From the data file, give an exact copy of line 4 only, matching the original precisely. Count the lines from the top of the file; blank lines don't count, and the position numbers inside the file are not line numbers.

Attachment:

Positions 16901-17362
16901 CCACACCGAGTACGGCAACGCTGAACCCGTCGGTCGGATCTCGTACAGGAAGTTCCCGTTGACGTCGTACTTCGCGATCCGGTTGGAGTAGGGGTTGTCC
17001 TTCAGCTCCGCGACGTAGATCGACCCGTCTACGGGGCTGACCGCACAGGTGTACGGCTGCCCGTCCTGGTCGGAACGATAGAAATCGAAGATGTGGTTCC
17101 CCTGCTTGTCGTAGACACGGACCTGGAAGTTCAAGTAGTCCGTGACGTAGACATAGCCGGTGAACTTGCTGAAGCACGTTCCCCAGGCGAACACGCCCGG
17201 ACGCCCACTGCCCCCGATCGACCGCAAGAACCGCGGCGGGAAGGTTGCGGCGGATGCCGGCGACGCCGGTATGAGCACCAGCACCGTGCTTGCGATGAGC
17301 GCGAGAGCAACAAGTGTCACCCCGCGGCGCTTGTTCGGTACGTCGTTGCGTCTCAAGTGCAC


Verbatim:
17101 CCTGCTTGTCGTAGACACGGACCTGGAAGTTCAAGTAGTCCGTGACGTAGACATAGCCGGTGAACTTGCTGAAGCACGTTCCCCAGGCGAACACGCCCGG